Reference: Non psychotropic plant cannabinoids. New therapeutic opportunities from an ancient herb.
Angelo A. Izzo Francesca Borrelli Raffaele Capasso, Vincenzo Di Marzo and Raphael Mechoulam.
D9-tetrahydrocannabinol binds cannabinoid (CB1 and CB2) receptors, which are activated by endogenous compounds (endocannabinoids) and are involved in a wide range of physiopathological processes (e.g. modulation of neurotransmitter release, regulation of pain perception, and of cardiovascular, gastrointestinal and liver functions). The well-known psychotropic effects of D9- tetrahydrocannabinol, which are mediated by activation of brain CB1 receptors, have greatly limited its clinical use. However, the plant Cannabis contains many cannabinoids with weak or no psychoactivity that, therapeutically, might be more promising than D9- tetrahydrocannabinol.
Here, we provide an overview of the recent pharmacological advances, novel mechanisms of action, and potential therapeutic applications of such non-psychotropic plant-derived cannabinoids. Special emphasis is given to cannabidiol, the possible applications of which have recently emerged in inflammation, diabetes, cancer, affective and neurodegenerative diseases, and to D9-tetrahydrocannabivarin, a novel CB1 antagonist which exerts potentially useful actions in the treatment of epilepsy and obesity. Introduction The plant Cannabis sativa produces over 421 chemical compounds, including about 80 terpeno-phenol compounds named phytocannabinoids that have not been detected in any other plant [1–4].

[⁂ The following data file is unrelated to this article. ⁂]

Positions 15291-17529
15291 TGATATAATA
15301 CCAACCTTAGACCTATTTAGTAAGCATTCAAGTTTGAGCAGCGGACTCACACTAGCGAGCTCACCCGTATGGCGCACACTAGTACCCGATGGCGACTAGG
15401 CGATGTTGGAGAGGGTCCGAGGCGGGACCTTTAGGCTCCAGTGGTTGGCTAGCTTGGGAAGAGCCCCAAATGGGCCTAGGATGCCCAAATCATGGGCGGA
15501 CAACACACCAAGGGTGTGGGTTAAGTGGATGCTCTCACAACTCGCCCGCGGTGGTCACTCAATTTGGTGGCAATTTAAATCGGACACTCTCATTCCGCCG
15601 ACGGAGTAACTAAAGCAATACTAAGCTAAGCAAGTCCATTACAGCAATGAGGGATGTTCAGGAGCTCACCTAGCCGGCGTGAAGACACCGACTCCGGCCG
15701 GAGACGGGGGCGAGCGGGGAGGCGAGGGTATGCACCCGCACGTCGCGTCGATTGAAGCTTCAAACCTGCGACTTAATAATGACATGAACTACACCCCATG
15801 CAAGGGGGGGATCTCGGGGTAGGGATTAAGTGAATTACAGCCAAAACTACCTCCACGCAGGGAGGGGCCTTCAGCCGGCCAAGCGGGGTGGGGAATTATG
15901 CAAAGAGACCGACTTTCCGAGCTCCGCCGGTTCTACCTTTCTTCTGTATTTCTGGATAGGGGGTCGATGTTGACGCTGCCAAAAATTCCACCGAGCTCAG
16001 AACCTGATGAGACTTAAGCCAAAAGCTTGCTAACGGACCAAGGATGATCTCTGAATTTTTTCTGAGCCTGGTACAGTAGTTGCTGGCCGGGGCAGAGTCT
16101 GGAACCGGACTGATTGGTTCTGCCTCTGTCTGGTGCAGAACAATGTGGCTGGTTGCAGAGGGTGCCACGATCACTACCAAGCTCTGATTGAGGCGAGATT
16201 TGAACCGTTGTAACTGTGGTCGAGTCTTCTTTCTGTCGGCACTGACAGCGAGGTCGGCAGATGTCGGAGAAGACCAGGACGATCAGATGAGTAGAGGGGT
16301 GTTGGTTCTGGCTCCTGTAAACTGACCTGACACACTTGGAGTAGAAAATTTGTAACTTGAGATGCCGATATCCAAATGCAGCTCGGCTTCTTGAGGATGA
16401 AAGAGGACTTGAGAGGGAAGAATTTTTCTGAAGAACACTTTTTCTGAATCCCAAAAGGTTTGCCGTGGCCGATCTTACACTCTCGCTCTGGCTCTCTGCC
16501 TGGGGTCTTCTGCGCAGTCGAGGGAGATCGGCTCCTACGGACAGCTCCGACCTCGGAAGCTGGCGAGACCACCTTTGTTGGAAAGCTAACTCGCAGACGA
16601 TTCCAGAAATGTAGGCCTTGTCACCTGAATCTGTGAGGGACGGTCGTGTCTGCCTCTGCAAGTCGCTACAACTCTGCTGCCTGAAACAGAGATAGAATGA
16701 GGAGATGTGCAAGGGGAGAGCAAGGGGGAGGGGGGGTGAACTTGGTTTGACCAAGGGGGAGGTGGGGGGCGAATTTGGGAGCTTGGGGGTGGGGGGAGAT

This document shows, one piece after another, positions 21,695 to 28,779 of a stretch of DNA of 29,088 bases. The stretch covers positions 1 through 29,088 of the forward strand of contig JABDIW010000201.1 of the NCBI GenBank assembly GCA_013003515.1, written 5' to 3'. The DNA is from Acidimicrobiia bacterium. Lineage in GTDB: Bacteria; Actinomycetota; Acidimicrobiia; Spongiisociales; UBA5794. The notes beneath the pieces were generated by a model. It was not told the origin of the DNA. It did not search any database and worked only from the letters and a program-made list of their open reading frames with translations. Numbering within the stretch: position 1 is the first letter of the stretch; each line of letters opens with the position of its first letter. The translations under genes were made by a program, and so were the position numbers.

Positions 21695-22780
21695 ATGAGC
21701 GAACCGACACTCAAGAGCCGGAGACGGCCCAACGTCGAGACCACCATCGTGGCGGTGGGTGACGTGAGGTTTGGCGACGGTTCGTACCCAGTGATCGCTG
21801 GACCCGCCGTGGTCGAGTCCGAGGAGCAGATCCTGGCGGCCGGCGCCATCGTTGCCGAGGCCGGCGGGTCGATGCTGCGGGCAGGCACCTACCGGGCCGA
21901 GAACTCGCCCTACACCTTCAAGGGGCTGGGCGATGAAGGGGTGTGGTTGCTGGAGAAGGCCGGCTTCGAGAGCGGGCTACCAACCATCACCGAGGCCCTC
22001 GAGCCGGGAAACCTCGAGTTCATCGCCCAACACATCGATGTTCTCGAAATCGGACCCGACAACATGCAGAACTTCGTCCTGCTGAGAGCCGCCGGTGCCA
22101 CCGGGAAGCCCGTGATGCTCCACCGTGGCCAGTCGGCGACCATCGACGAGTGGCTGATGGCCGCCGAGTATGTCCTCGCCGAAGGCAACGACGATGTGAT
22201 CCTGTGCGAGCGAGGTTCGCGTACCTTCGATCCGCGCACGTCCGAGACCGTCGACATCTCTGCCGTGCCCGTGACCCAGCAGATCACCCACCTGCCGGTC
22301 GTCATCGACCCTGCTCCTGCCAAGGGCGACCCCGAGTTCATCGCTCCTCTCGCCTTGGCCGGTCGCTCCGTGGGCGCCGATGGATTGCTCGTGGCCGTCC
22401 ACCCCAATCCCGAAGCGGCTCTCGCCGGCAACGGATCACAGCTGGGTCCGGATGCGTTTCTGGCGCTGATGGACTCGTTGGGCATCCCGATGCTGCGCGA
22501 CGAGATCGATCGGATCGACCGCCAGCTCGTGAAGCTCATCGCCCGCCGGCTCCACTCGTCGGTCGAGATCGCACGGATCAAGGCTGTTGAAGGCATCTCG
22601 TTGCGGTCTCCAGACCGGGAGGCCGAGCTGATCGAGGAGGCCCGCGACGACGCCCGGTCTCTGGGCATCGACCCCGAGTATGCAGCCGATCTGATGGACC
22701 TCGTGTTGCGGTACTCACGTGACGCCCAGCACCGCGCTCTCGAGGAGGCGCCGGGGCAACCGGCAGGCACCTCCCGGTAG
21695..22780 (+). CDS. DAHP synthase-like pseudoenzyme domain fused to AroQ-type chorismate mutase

For obvious reasons, most attention has been paid to D9-tetrahydrocannabinol (D9-THC), which is the most psychotropic component and binds specific Gprotein- coupled receptors named cannabinoid (CB1 and CB2) receptors [5,6]. The discovery of a specific cell membrane receptor for D9-THC was followed by isolation and identification of endogenous (animal) ligands termed endocannabinoids. The two main endocannabinoids are anandamide (which is metabolized mostly by fatty acid amide hydrolase (FAAH)) and 2-arachidonoylglycerol (which is mostly degraded by monoglyceride lipase (MAGL)) [5,6]. Cannabinoid receptors, endogenous ligands that activate them, and the mechanisms for endocannabinoid biosynthesis and inactivation constitute the ‘‘endocannabinoid
Non psychotropic plant cannabinoidsNon-psychotropic plant cannabinoids